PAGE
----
* Gold bounces after hitting weakest in over 2 years
* Wall Street opens higher, though European stocks weaker
* Brent crude falls back below $100 a barrel
By Leah Schnurr
NEW YORK, April 16 Gold and U.S. stocks
rebounded on Tuesday as the previous session's sell-off lured
buyers into the market, but demand concerns sent oil below $100
a barrel for the first time in nine months.
The broad rout in commodities and stocks seen in recent
sessions was triggered by weak data from China and the United
States that have sparked fresh concerns about the strength of
the global economy's recovery.
Gold has fallen about 20 percent so far this year after an
unbroken 12 years of gains and is down some 28 percent from the
record high hit in September 2011 of $1,920.30.
Spot gold lost more than 8 percent on Monday alone
and had dropped further to $1,321.35 an ounce earlier on
Tuesday. It later reversed direction and was recently up 1.6
percent at $1,374.04.
"I think everyone has to take a breath now ... But there are
people who still want to sell and they haven't done so yet,"
said David Govett, head of precious metals at Marex Spectron.
Analysts have cited various reasons for gold's latest slump,
including funds switching out of bullion and the possibility
that other central banks in Europe could use Cyprus's bailout
plans to sell excess gold reserves as a reason to sell some of
their own holdings.
The bounce in gold helped stocks on Wall Street open nearly
1 percent higher, while data that showed U.S. consumer prices
fell in March left room for the Federal Reserve to keep up its
economic stimulus efforts.
"The big thing dragging down stocks yesterday was really the
sharp decline in gold and you see that lifting here a bit," said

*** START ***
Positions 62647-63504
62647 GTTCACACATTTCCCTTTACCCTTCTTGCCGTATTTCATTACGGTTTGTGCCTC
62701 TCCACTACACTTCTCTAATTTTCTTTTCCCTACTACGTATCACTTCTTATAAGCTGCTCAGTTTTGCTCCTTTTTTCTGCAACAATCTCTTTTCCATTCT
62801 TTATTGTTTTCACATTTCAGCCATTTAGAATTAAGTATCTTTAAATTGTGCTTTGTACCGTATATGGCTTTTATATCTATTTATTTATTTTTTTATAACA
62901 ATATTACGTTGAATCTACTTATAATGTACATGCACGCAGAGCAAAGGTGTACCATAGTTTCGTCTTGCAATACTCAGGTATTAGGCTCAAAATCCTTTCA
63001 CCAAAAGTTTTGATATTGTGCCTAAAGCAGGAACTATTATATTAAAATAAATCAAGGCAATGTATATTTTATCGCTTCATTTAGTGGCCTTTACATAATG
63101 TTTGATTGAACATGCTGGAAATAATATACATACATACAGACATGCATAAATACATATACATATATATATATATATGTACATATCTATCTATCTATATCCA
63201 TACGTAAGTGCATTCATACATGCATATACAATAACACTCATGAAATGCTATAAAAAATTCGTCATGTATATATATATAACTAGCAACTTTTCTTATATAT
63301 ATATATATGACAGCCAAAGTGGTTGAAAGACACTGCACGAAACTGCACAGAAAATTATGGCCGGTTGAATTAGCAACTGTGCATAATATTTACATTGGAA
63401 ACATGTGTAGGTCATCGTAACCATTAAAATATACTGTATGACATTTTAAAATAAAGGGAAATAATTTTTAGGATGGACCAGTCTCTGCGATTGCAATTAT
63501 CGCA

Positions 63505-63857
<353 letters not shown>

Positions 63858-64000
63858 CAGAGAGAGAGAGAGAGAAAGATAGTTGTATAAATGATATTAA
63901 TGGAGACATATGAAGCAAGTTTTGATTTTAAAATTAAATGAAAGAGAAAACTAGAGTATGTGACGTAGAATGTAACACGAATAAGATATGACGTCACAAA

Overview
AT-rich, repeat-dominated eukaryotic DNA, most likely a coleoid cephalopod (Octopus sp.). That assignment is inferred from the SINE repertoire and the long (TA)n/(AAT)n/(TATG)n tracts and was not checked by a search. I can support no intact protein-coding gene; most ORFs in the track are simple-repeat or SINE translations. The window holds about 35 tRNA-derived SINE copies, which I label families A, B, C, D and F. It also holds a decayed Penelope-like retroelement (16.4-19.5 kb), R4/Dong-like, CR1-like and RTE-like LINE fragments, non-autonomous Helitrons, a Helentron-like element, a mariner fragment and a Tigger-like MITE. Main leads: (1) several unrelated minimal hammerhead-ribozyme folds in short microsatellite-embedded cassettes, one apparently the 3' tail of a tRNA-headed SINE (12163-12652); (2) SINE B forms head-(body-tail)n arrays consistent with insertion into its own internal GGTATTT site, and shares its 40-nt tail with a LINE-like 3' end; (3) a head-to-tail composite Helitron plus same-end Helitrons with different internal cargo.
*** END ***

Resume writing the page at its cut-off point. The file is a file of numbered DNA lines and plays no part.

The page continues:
Tim Ghriskey, chief investment officer of Solaris Group in
Bedford Hills, New York.
The Dow Jones industrial average gained 105.67
points, or 0.72 percent, to 14,704.87. The Standard & Poor's 500
Index gained 12.49 points, or 0.80 percent, to 1,564.85.
The Nasdaq Composite Index gained 20.02 points, or 0.62
percent, to 3,236.51.
Investors were also taking in a batch of earnings reports
from U.S. companies including Goldman Sachs, which
reported profit that beat expectations.
MSCI's global share index, which tracks
around 9,000 stocks in 45 countries, was up 0.4 percent, having
been almost 0.5 percent lower earlier in the day. The
FTSEurofirst 300 was off 0.3 percent.
But oil continued to languish with Brent crude falling below
$100 a barrel for the first time in nine months as concerns
persisted over the outlook for demand. Brent crude was
down $1.43 at $99.20, while U.S. crude 84 lost cents to
"Somewhat disappointing Chinese GDP data yesterday might
have contributed to the bearish sentiment in the oil futures
markets," analysts at JBC Energy said.
"However ... Monday's sell-off across virtually all
commodities and equities markets and the extent of losses in
some markets is difficult to justify on fundamental grounds
solely, with herd behaviour and momentum trading contributing,"
JBC Energy said.